Phosphorus (P) fertilizer is often added to cropping systems to increase yield, but growers should not overlook the importance of micronutrients like Zinc (Zn). Understanding some of the nutrient interactions that affect nutrient availability can help with management decisions like fertilizer source.
Evaluate the yield response of corn to potassium (K) using MOP and Aspire® in a spring broadcast application.
Evaluate the yield response of corn to Aspire®, MOP and MOP + Granular B blend in fall vs. spring applications.
Regardless of fall or spring application, a banded application of MicroEssentials® SZ® is a superior technology for improving nutrient use efficiency.
Quantify the effect of a comprehensive fertility program including MicroEssentials® SZ® (12-40-0-10S-1Zn) + Aspire® (0-0-58-0.5B) compared to a conventional fertility program of MAP (11-52-0) + MOP (0-0-60) or MAP Only in a four-year cropping system.
The growing season of 2014 has the potential to yield a record harvest in many areas of the country. With good weather conditions, high soil fertility and a combination of high-yielding varieties, crops look strong and healthy. But there’s more being removed from the fields than just a crop harvest — record yields mean record nutrient removal from the soil.
A common practice in the U.S. Midwest is to combine the quantities of phosphorus (P) and potassium (K) recommended for both corn and soybean crops into a single application. This biennial application of fertilizer is usually applied after soybean harvest. In a corn/soybean rotation, this results in a “direct” application to corn and a “residual” application to soybeans. Less common, although also studied by scientists, has been a biennial application applied after corn, resulting in a direct application to soybeans and a residual application to corn.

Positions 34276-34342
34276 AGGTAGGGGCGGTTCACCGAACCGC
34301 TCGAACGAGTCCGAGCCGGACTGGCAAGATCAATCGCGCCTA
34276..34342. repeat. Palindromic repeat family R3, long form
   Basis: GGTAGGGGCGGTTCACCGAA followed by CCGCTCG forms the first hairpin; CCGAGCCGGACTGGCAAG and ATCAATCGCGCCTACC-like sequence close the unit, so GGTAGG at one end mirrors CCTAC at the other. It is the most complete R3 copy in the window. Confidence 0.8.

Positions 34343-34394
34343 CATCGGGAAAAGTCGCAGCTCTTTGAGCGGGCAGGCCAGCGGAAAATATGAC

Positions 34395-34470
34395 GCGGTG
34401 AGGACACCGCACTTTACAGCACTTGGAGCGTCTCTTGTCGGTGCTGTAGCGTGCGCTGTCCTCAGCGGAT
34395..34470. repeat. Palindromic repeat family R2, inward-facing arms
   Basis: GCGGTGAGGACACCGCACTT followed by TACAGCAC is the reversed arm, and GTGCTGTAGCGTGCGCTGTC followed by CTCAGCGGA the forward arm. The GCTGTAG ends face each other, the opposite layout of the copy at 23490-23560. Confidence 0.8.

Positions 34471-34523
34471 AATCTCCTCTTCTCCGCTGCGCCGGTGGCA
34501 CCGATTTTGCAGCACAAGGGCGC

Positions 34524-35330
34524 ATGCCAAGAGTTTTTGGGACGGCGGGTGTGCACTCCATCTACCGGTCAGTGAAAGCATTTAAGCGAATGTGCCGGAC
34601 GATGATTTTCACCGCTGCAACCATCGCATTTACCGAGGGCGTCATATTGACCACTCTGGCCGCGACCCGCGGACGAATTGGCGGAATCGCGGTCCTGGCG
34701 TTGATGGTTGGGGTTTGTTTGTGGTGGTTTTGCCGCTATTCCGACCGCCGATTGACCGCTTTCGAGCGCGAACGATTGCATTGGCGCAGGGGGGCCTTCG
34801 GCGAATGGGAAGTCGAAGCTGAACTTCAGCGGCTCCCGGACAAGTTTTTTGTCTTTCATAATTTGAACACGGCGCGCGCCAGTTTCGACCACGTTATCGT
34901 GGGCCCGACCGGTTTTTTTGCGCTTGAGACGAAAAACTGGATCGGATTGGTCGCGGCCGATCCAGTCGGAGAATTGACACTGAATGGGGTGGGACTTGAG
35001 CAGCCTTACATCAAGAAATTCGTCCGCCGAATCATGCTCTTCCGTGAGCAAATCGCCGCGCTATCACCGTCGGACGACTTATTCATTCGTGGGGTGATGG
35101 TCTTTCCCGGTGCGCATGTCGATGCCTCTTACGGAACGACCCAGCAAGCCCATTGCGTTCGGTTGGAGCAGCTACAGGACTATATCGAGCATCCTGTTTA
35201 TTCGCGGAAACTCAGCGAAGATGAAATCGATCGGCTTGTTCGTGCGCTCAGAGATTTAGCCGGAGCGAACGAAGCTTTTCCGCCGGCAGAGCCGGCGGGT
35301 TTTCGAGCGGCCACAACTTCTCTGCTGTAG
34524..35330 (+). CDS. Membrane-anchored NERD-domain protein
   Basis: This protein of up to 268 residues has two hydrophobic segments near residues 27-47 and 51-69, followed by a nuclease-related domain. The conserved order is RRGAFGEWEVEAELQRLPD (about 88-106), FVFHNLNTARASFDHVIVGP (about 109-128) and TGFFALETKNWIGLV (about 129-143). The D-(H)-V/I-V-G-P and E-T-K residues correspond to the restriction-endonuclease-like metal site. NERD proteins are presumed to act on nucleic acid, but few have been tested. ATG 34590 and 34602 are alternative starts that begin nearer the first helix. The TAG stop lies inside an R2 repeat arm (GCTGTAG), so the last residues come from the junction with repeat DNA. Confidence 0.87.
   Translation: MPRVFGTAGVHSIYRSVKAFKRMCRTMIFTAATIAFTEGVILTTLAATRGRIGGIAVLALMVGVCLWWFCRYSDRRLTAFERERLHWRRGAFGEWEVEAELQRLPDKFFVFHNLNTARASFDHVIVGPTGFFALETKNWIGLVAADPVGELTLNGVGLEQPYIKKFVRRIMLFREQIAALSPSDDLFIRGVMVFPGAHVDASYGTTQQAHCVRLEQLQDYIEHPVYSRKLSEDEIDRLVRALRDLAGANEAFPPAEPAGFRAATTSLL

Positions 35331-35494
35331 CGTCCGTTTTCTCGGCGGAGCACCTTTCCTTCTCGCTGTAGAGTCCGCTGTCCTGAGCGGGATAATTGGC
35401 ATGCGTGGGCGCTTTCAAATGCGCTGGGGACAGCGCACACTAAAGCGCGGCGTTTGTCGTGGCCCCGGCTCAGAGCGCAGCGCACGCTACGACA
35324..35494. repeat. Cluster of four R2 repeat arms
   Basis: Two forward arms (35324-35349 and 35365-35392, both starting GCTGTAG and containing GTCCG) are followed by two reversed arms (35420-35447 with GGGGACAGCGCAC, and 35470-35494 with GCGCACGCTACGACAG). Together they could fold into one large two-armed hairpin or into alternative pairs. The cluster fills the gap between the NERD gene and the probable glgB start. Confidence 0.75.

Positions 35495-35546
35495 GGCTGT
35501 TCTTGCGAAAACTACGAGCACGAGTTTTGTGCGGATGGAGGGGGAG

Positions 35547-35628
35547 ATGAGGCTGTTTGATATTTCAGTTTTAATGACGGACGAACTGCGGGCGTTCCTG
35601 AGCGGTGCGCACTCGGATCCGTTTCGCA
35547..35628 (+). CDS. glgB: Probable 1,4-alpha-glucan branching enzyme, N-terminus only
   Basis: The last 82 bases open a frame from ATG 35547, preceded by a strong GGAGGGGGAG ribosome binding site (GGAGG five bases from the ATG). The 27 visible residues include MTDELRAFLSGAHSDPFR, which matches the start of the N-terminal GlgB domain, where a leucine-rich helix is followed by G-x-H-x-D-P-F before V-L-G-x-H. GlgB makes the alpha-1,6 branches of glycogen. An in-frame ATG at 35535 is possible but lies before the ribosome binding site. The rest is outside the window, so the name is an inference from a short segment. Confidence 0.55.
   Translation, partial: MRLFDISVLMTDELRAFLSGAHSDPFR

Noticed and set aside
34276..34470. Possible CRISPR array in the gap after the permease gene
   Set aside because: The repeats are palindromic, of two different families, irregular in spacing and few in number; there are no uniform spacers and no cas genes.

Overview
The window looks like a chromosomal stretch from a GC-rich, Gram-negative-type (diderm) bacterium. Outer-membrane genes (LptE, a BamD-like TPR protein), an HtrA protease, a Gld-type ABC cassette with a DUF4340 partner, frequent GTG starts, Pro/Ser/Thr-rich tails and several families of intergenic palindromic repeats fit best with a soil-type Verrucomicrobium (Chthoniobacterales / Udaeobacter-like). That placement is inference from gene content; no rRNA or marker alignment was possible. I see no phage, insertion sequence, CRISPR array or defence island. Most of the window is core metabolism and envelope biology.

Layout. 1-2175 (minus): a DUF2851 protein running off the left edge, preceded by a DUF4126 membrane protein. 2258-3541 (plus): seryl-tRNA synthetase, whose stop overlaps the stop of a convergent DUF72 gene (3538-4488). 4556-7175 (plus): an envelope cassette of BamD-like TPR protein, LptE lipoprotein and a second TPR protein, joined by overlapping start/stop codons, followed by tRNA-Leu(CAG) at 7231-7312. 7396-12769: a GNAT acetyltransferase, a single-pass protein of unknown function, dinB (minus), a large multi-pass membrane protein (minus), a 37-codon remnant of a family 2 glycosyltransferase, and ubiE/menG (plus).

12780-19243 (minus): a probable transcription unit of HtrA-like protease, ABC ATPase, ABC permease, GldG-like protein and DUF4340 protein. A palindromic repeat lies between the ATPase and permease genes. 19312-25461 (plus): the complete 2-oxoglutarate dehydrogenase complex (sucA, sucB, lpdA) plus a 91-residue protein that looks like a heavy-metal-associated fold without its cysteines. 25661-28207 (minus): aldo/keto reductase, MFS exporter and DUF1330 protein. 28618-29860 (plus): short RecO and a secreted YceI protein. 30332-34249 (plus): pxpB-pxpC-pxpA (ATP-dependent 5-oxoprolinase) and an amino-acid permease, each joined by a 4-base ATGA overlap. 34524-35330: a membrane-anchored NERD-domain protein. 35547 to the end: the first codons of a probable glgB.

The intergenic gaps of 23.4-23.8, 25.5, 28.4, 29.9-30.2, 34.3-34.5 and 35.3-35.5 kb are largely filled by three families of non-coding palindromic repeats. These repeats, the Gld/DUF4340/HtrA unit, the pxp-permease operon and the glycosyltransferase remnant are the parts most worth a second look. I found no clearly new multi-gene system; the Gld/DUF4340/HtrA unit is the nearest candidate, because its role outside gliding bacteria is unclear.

Whether you are growing wheat, canola or corn, you can set the stage for a healthy growing season and maximum yield with early-season treatments and starter fertilizer.
Evaluate the yield response and phosphorus uptake of MicroEssentials® SZ®
Evaluate the yield response of MicroEssentials® SZ®
A recent study from DuPont Pioneer outlined the continuous-corn yield penalty, and the causes for that penalty. Over a six-year period, the study found that continuous corn yields, on average, 25 bushels per acre fewer than corn that follows soybeans.
Corn growers need balanced crop nutrition to maximize a corn crop's yield potential and get the most out of their fertilizer investment. In practice, this requires making all of the required nutrients available to the corn crop at the right time.